Strengthening Relationships Through Emotional Intelligence

“In organizations, real power and energy are generated through relationships, and the capacities to form them are more important than tasks, functions, roles and positions.”
Margaret Wheatley


Emotional intelligence is defined as “a set of emotional and social skills that influence the way we perceive and express ourselves, develop and maintain social relationships, cope with challenges, and use emotional information in an effective and meaningful way.”

Emotional intelligence (EI), as defined here and assessed in the Emotional Quotient Inventory (EQ-i 2.0), reflects one’s overall well-being and ability to succeed in life.


Your people will lead with more power, collaborate more effectively, and make stronger connections with your customers.

While emotional intelligence isn’t the sole predictor of human performance and development potential, it is proven to be a key indicator in these areas. Emotional intelligence is also not a static factor — unlike cognitive intelligence (IQ), one’s emotional intelligence can change over time and can be developed in targeted areas.


Our Emotional Itelligence 2.0 Assessment (EQ-i 2.0) measures the interaction between a person and the environment he or she operates in. Assessing and evaluating an individual’s emotional intelligence can help establish the need for targeted development programs and measures. This, in turn, can lead to dramatic increases in the person’s performance, interaction with others, and leadership potential. The development potentials the EQ-i 2.0 identifies, along with the targeted strategies it provides, make it a highly effective employee development tool.


The EQ-i 2.0 is versatile in workplace environments and can be used by employers — via HR and OD consultants, psychologists, or EQ-i 2.0 certified professionals — as a screening tool in hiring, leading to the selection of emotionally intelligent, emotionally healthy, and the most- likely successful employees.  Research by Multi-Health systems, the source of the EQ-i 2.0 assessment, has determined the top five EI attributes must highly correlated with success in a variety of occupations.  That information can help you select the right candidates, and target your skills development with your team.   See an example in the sidebar.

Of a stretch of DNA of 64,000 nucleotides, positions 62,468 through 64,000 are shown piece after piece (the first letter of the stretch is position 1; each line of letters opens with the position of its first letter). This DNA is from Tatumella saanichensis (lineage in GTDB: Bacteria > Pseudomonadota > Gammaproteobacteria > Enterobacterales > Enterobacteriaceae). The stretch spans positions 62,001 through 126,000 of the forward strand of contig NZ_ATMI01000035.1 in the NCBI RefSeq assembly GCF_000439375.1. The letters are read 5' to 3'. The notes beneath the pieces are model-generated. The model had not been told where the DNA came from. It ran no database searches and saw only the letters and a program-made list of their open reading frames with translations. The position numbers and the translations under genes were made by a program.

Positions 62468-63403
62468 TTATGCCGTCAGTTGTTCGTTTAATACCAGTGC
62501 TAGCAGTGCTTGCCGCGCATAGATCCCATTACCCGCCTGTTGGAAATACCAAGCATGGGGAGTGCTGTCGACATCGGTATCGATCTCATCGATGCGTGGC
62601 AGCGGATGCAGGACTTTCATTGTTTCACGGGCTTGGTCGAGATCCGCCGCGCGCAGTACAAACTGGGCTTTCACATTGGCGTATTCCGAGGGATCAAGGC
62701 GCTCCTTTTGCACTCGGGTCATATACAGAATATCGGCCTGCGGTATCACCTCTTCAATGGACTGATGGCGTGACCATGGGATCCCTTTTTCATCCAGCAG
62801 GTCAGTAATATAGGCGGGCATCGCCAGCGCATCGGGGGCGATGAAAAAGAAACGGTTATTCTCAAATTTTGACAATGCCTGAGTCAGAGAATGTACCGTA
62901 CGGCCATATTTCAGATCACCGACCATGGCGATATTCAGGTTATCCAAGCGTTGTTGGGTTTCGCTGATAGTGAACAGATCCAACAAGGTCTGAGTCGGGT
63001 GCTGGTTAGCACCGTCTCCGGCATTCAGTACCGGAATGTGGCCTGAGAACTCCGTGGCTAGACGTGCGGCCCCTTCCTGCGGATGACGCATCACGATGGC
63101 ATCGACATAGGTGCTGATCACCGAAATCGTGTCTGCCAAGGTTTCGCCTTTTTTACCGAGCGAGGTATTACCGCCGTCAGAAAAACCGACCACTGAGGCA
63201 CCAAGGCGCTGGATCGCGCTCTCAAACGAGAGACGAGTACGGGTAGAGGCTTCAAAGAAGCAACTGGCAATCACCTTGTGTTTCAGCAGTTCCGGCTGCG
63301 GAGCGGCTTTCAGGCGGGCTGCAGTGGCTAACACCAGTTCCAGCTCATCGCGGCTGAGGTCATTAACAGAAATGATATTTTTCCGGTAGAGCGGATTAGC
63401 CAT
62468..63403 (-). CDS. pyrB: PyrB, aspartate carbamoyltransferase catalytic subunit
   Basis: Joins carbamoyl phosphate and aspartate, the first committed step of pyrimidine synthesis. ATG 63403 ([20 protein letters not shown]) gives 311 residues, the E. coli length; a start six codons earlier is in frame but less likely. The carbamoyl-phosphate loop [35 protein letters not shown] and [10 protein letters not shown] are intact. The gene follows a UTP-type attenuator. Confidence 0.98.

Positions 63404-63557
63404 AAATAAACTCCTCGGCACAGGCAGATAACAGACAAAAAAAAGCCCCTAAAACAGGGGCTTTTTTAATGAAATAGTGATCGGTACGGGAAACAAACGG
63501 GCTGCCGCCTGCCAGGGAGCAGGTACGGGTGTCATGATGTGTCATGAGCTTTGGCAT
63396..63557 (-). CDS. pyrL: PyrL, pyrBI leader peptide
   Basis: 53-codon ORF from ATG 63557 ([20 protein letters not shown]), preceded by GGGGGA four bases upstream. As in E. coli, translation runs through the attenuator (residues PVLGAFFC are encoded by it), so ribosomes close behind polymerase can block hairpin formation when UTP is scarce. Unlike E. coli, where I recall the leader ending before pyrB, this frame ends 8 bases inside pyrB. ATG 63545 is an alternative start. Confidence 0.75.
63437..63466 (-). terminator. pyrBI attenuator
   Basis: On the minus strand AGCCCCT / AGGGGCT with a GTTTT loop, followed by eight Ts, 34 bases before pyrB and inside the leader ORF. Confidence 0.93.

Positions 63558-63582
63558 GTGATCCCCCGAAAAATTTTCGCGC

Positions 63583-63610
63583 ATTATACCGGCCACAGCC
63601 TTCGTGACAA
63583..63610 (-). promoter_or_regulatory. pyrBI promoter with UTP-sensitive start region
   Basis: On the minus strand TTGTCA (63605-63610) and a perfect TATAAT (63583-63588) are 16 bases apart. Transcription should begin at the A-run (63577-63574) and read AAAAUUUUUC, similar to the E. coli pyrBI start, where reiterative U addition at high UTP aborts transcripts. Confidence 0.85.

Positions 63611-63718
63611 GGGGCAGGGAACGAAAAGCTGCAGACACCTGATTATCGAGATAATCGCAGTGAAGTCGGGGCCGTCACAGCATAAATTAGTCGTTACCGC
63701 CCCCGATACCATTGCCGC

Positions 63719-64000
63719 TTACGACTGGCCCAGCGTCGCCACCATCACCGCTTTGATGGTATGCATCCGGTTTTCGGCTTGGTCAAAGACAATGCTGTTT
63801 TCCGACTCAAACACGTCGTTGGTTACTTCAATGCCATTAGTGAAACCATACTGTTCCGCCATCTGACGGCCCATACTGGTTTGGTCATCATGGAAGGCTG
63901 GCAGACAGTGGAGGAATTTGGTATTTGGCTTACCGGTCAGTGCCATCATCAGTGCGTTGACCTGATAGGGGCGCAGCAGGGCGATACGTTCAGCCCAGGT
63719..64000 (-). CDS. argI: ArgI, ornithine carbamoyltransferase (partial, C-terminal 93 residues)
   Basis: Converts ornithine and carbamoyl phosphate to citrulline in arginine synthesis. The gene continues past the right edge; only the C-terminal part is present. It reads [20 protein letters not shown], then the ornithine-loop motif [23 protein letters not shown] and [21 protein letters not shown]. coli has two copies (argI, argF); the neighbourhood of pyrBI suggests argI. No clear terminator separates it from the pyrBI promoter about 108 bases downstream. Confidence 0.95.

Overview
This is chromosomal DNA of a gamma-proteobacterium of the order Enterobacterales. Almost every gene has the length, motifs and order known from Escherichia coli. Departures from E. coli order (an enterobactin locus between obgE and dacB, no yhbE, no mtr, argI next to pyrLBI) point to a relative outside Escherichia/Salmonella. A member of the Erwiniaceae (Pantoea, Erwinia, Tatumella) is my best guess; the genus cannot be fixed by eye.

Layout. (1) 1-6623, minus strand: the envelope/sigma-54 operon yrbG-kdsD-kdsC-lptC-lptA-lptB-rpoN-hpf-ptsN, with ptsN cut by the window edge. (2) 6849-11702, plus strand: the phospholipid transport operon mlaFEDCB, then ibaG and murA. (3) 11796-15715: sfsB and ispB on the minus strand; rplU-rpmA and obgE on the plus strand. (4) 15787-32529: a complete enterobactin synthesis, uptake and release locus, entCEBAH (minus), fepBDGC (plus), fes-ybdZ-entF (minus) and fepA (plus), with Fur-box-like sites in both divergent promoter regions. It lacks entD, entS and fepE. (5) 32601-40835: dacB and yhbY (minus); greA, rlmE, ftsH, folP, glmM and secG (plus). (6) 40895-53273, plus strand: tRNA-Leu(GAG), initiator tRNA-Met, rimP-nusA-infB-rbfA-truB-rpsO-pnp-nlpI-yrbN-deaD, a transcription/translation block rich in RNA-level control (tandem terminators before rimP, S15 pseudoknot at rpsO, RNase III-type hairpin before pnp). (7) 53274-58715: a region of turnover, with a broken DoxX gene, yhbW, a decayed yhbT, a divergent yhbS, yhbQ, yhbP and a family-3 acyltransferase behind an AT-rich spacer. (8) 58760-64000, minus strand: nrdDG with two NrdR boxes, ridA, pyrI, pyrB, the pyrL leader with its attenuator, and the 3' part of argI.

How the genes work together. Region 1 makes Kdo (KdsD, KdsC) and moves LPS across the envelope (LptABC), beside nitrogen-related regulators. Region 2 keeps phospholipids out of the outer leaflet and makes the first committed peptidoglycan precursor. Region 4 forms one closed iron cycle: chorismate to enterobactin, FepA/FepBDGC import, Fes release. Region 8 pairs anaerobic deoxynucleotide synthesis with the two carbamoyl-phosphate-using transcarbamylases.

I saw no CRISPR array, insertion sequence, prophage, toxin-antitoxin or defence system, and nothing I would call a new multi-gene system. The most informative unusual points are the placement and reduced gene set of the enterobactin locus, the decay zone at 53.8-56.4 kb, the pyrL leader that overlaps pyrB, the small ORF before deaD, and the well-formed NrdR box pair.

EQ-i 2.0 reports are available for the individual contributor (Workplace Report) and the leader (Leadership Report).  The leadership report additional content to allow leaders to see their IQ assessment through the lens of a leadership model and it allows them to compare their EQ scales in comparison with data from known effective leaders.  Group reports showing average performance across a selected group of participants.  Both individual and leader reports are available in individual and 360  versions.  The EQ 360 reports provides the learner the perspective of how they are viewed by managers, peers, direct reports, family and friend, and others who have a perspective on their level of EI.

To review a sample of one of the available reports, click on the appropriate icon in the bar below.

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